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War memorial at the Diamond
The centre of the walled
city the Diamond was once occupied by the Town Hall but since 1927
it has been the site of the War Memorial. The bronze statues and
Portland stone which stand 40ft high and 27ft wide are in memory of
those from Derry who fought and lost their lives during World War 1
1914-1918. Each year the November Poppy Day Parade commemorates the
war heroes and the memory of all who last their lives.
Diamond War Memorial Project
The Diamond War Memorial Project, which commenced on 12th February 2007,
is based in Holywell Trust, 10-12, Bishop St., Derry / Londonderry and is
supported by The Heritage Lottery Fund. The coordinator of the Project is
teacher and community facilitator, Mary McElhinney and the researcher is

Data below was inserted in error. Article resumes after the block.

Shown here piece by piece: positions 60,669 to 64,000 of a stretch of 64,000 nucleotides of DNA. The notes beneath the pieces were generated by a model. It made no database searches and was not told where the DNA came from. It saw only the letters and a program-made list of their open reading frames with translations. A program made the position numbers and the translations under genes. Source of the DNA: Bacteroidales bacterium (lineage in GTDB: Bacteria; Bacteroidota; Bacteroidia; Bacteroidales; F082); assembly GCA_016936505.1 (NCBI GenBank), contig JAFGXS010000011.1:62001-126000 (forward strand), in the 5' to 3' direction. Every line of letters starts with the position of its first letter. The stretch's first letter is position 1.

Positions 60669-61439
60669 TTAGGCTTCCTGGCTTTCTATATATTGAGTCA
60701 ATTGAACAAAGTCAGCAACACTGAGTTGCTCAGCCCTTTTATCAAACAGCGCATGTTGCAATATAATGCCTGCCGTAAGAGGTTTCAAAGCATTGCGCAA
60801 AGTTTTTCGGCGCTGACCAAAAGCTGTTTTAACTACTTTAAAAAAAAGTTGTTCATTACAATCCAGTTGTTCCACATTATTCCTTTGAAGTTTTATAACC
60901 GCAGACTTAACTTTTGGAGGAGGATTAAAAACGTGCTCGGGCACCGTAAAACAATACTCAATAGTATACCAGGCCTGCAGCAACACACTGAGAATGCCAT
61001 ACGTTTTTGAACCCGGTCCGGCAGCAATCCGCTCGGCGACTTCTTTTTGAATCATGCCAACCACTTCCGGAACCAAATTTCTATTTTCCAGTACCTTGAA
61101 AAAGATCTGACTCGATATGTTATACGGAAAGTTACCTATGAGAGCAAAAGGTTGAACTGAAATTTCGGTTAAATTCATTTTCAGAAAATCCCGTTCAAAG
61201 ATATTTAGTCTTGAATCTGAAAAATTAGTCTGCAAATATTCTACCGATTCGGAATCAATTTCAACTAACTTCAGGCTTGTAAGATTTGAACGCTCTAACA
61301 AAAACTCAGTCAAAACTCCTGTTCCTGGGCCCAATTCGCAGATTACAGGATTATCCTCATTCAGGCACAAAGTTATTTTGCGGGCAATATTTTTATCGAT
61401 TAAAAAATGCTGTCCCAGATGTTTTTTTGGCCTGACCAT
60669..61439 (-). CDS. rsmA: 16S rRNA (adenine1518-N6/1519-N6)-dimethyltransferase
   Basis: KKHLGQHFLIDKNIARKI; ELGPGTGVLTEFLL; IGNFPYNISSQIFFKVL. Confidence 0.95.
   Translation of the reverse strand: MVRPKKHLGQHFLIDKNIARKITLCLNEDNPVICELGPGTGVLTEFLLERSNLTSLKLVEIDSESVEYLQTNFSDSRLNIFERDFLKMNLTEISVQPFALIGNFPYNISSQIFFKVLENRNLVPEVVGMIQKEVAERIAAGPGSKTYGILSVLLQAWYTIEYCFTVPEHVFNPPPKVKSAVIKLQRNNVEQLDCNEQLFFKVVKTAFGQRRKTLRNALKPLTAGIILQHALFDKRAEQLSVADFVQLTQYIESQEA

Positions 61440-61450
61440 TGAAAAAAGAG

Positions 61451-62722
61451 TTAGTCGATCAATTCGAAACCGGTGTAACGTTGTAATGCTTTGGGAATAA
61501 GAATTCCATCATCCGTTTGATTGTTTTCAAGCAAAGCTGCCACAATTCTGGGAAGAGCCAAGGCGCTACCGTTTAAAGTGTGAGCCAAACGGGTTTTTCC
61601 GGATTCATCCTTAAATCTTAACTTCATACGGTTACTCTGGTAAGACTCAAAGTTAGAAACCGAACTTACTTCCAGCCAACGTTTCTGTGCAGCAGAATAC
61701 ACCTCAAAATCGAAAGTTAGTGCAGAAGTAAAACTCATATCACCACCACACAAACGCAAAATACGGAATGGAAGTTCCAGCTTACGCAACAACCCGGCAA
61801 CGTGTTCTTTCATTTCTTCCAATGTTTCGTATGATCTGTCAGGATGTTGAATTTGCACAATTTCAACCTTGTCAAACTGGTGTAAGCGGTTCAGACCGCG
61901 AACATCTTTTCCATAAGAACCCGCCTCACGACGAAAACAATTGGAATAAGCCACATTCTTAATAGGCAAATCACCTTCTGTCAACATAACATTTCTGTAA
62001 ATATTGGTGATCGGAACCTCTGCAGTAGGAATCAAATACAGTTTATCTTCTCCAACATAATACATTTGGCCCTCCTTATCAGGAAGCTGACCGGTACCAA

renowned local historian, Trevor Temple.
The aims of the Project are to investigate the stories of the lives and
deaths of the many people, from the Derry/Londonderry area, who died as
result of World War 1 (1914-1918) and also to pass on all this information
to as many people as possible throughout the world.
Although 756 names, of Nationalists as well as Unionists, are on the
plinths at the Diamond War Memorial in the city centre, Trevor has
discovered approximately 400 more names which have been overlooked. In the
projectís initial publication, The Diamond War Memorial Commemorative
Diary (2008), which commemorates the 90th Anniversary of the ending of The
Great War (11.11.1918), the names of almost 1200 soldiers are documented.
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